Working the holiday... by choice

Working.

The holidays are upon us. For some of you, that means jetting off to your hometown to spend a few days with your family. There are, of course, a whole lot of people who work during the holidays. And not all of them do it because they have to. Some people actually prefer punching the clock this time of year.

Josh Wexler is a musician. For him, going to work means giving piano lessons to kids and working the door at St. Joe's bar, both jobs he would prefer to work during the holidays.

“I should start by emphasizing that I don’t like to work ever, but I like to work on holidays," says Wexler, “because as much as I don’t like to work, I really don’t like holidays."

Wexler is a man of routine. He likes to wake up late in the day, proceed leisurely to the deli for lunch, then take his dog to the coffee shop and read a book. “And none of these things can happen on holidays because everyone closes down and it just ruins my day,” says Wexler.

When asked about spending the holidays with family, Wexler says he hung out with his family for 18 years, “18 years is enough. I don’t need to do that anymore.”

At this point in our conversation, I accused Wexler of being a scrooge. He resented that. He says he loves each of his family members individually, but it’s being trapped in a room with all of them at once that he hates.

Ron Inman, on the other hand, wishes his family still got together for the holidays. He lives in Harriman, Tennessee, 40 miles West of Knoxville.

It’s a small town,” says Inman in a southern accent as thick as the Tennessee humidity, “It’s one of those towns that’s sort of dying, I guess.”

I spoke to Inman via Skype. He brought his tablet to the VFW, a bar with WiFi, where he spent many of his holidays at after he retired. Before retirement, he worked as a security guard at a nuclear power plant, a job he couldn’t give me too many details about.  “We weren’t really supposed to talk about it,” says Inman.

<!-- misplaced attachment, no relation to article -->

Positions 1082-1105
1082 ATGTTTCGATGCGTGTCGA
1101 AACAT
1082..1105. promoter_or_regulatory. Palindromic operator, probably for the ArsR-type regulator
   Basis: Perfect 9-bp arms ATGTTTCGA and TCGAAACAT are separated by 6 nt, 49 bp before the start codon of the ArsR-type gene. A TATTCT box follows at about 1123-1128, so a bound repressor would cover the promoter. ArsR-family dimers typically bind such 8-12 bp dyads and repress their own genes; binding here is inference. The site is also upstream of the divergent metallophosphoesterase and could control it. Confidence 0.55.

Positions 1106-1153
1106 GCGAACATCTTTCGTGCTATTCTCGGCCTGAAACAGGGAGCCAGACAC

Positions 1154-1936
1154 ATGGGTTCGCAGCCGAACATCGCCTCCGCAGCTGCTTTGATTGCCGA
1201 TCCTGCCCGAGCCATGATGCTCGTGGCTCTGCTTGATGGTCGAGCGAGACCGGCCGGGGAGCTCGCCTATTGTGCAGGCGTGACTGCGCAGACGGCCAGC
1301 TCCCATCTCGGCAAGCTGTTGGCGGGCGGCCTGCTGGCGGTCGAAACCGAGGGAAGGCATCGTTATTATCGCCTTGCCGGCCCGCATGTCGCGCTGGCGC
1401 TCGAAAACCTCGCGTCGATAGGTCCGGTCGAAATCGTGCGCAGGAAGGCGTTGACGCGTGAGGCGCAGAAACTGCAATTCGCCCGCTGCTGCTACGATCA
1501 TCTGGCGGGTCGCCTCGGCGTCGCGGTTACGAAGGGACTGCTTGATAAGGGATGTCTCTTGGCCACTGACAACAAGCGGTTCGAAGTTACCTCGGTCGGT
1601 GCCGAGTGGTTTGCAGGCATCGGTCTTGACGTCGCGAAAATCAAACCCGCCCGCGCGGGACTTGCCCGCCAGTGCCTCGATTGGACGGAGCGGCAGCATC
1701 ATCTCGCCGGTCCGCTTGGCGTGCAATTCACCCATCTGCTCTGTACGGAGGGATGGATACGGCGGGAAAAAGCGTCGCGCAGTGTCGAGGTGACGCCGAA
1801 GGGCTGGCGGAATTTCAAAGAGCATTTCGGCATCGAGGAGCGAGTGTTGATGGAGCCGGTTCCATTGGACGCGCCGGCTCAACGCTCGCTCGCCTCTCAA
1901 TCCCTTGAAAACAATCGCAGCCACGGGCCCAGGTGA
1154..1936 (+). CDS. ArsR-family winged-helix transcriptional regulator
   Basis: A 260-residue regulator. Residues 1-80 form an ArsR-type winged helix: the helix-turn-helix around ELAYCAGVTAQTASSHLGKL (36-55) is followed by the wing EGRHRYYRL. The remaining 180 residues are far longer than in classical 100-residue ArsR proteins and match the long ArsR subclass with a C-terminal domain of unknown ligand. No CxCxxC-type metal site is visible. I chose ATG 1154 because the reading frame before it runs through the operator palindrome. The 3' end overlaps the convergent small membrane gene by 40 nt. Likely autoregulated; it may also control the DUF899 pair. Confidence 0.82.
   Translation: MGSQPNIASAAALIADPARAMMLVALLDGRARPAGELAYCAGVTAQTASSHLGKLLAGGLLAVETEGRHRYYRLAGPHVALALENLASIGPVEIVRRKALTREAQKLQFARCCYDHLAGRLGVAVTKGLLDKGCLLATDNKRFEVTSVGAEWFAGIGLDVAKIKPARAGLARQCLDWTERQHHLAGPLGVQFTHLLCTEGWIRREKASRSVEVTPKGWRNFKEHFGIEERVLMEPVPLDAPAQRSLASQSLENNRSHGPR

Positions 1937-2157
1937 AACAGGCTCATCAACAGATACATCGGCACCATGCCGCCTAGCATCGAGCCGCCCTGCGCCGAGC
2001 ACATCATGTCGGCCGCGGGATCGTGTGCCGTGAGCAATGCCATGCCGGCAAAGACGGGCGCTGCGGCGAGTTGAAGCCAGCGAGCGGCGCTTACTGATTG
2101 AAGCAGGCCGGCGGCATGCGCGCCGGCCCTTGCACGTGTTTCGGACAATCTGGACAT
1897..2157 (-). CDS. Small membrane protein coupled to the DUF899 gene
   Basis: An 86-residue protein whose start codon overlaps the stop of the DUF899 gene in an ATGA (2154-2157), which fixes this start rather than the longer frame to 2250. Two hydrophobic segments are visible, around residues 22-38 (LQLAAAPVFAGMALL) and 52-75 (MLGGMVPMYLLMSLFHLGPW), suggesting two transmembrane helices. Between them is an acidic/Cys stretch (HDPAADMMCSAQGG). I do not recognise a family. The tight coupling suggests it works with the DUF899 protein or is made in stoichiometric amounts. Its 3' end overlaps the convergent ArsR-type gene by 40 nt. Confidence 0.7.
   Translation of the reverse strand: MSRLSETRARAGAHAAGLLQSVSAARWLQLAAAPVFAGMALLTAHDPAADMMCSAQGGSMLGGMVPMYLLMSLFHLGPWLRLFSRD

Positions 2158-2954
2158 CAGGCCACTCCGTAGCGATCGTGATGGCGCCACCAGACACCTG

Inman says that after he and his wife divorced, he only had his kids every other year. And after his grandparents passed away, his extended family stopped getting together during the holidays, so he was alone, “the holidays were more of a bummer than they were something to look forward to.”

So he volunteered to work at the power plant.  It kept his mind off the fact he missed his kids, and it paid good money. Overtime and holiday pay combined meant he could earn triple his normal wages.  Keep in mind, the Fair Labor Standards Act does not require employers to provide holiday pay to workers -- any agreement to pay additional holiday wages is voluntary.

“There are a lot of benefits of working on a holiday,” says board certified life coach Marsha Egan,  “and it depends on whether it’s for the person or for the company.”

Before she was self-employed, Egan worked in the insurance industry, and always preferred working during the holidays.  The office was empty and quiet, so she could get more done.

“I really enjoyed wrapping up the year and getting ready for the new year and clearing not only my mind but my desk, my office and having uninterrupted time to do it,” says Egan.

Egan often works with clients who volunteer to work holidays because they want to stand out among their fellow employees. “Many times people will work over the holidays more or less to be noticed. And they are happy to do it because they think that’s part of achieving their goals of getting ahead in an organization,” she says.

About the author

David Weinberg is a general assignment reporter at Marketplace.

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